The Christchurch Housing Crisis

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In late February Gerry Brownlee said on CTV show Lynched that there is no housing crisis.  He went on to define a crisis as “something that requires urgent attention”.  So does that mean that Gerry Brownlee believes housing in Christchurch does not require urgent attention?

That explains a lot.

It aligns with his comment last year that the rental crisis was “best left to the market”.

People are facing their fourth winter since the earthquakes, many in cold, damp, flooded, broken homes.

The number of homeless (by the official government definition) is over 5000.  Some, including children, are still sleeping in cars, tents, garages, caravans and on other people’s couches.

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We have a significant lack of supply which is contributing to massive rent increases (31% in 3 years).  And rents are expected to continue to rise.

22% of households in rental accommodation spend 40% or more of their income on rent. The cost of housing is pushing families into poverty, with budgets stretched to breaking point.  For too many, after paying the rent there isn’t enough to pay the bills or afford adequate food.  Older people aren’t turning on heating because they can’t afford it.

The lack of supply has also led to an increase in house prices, pricing many people out of the Kiwi dream of owning their own homes.  National has announced plans to build 275, $500,000 “affordable” homes.  Two problems with that: 1) the Government is thinking too small scale and tinkering, and 2) Christchurch is a city where 50% of peoeple have an income below $29,000 per year – $500,000 is not an affordable home for most people.

Home ownership in Christchurch has dropped to 64.8%.  We know that home ownership (or long-term security of tenure) has a major impact on educational and health outcomes for children—which is why it used to be government policy to encourage home ownership.

The standard of housing in Christchurch is dropping with many taking their insurance pay-outs and then selling broken homes “as is, where is”.  Investors are then buying them and putting people into these broken homes without doing earthquake repairs.  And overcharging tenants for the privilege.

Three and a half years after the quake, too many still have unresolved EQC and insurance issues.

Many Housing NZ and Council housing units are yet to have their earthquake repairs – hundreds sit empty.

And we lack builders and tradespeople to build the houses necessary to increase supply.  We need 5000 apprentices/trade trained people now – just to stand still.

Add to that the increased cost of power. It is a recipe for an increase in poor health.

The CDHB is very concerned about the long-term health implications of the housing crisis and have advised the Government to improve housing quality and facilitate the provision of affordable housing.

They’ve also spoken out about the housing crisis for the mentally ill.

There is a housing crisis, and it demands urgent attention.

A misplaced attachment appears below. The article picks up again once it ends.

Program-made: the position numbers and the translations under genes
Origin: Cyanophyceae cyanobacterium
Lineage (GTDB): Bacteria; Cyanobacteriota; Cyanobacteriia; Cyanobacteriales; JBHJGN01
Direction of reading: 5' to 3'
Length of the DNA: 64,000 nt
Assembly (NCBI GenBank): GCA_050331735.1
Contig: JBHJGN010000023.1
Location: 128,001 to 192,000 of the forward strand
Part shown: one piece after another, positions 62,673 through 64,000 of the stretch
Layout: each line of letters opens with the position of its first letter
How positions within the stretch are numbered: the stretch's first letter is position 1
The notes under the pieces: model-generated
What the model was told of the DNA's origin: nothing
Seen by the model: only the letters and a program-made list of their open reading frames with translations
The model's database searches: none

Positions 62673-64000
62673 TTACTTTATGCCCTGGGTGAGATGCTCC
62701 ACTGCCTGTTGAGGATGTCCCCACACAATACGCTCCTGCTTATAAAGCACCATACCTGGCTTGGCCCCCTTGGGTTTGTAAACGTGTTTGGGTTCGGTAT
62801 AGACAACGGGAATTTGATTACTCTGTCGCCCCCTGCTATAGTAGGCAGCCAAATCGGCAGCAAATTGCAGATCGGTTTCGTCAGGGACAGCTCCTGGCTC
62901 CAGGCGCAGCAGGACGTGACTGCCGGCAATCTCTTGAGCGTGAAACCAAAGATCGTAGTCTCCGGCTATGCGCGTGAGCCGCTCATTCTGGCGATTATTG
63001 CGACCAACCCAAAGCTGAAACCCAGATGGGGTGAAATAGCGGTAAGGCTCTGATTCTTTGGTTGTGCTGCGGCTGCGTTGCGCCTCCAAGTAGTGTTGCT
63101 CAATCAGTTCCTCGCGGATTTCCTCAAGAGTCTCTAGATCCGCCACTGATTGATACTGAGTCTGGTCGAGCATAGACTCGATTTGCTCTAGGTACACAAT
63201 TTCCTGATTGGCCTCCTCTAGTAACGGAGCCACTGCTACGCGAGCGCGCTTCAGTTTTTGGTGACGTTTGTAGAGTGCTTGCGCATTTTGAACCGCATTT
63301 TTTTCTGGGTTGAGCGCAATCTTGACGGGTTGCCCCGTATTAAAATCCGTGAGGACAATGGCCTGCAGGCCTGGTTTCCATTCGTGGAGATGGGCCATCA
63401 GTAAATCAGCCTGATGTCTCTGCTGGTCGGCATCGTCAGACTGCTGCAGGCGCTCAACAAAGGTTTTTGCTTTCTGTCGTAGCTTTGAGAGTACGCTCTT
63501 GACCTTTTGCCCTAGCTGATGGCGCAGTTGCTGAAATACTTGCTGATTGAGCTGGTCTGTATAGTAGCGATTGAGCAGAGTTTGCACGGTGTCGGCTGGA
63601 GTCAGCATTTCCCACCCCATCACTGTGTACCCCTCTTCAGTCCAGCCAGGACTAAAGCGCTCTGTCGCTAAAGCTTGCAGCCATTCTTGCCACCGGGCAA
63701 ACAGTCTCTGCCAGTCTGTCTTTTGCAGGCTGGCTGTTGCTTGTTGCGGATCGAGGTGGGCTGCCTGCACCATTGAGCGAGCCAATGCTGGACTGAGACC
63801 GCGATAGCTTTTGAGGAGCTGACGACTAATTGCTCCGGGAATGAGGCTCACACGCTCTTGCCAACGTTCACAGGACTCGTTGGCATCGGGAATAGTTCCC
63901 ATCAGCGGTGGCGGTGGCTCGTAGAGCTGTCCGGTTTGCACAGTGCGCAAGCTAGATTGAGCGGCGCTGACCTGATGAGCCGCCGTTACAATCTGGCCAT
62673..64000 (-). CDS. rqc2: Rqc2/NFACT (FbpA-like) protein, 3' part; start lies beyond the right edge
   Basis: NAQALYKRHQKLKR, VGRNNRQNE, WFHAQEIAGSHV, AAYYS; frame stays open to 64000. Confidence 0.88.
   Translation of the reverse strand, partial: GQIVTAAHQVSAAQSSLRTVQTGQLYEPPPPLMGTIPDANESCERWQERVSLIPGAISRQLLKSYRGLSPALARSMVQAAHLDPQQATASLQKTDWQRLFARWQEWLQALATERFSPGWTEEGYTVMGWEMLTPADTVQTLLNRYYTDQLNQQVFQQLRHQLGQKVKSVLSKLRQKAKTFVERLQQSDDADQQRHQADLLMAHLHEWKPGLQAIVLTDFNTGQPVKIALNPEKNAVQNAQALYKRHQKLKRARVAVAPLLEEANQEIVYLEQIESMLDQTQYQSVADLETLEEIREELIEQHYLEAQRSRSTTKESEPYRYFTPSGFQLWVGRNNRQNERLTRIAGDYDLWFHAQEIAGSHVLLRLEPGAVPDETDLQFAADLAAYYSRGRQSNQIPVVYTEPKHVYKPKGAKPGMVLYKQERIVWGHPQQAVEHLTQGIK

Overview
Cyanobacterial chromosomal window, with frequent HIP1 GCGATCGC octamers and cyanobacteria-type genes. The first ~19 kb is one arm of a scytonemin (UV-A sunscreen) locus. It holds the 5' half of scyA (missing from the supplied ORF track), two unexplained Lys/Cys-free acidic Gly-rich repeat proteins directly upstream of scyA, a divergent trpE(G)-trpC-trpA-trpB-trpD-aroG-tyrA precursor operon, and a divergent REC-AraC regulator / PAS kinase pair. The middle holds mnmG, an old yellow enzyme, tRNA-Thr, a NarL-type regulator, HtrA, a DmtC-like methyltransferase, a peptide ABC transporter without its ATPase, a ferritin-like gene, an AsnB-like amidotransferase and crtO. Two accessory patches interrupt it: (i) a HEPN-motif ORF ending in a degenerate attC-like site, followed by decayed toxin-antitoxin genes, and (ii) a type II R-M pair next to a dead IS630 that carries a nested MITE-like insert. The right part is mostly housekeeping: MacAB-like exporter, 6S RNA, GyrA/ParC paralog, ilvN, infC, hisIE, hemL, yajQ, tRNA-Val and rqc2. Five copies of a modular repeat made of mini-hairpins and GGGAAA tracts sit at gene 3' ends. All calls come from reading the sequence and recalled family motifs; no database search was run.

We must build more affordable homes.  Labour’s KiwiBuild policy will ensure 10,000 warm dry affordable homes are built in Canterbury over the next four years.  That will include housing in the central city: we must get people living in the central city if we’re to get its heart beating again.

We must ensure homes are warm and dry.  Labour has announced a Healthy Homes Guarantee – a minimum standard required to rent out a house including adequate insulation and heating.

We must ensure we train people who can then rebuild our city.  Labour will turn the dole into apprenticeships to speed up the number of people trained in trades.  It will also give our young people who are not in employment or training hope for a better future and prevent the need to import larger numbers of overseas labour – which will put even more pressure on housing.

And there is more policy to come.

All people should have access to adequate, safe, secure, sustainable and affordable housing. No one should be prevented from establishing a decent home because of low income.

Housing will be a dominant issue in the 2014 election for Christchurch.  Labour has solutions to the crisis.  The National Government is doing the bare minimum because it doesn’t believe there is a crisis, doesn’t believe it requires urgent attention, and believes the market will sort it out.  They’re wrong.

10 COMMENTS

  1. There is housing Crisis in Christchurch and its a fact. but this guy is the typical example how Labour is going to loose this years election. No one know him and he was anywhere near to any of the post-earthquake issues in Christchurch and he doesn’t know anything about Christchurch. Labour party gave him Christchurch central seat just because he is an open gay and married a guy and he is the wife as he says and other other guy is the husband. labour party’s seat priority is gay/lesbian or transsexual. Labour party should have selected a good candidate to win back the electorate from National, but lucky Wagner will win the seat again and it is a pain for all the left wing people including me. but the lost Labour party still after own priorities and not people’s. Pity.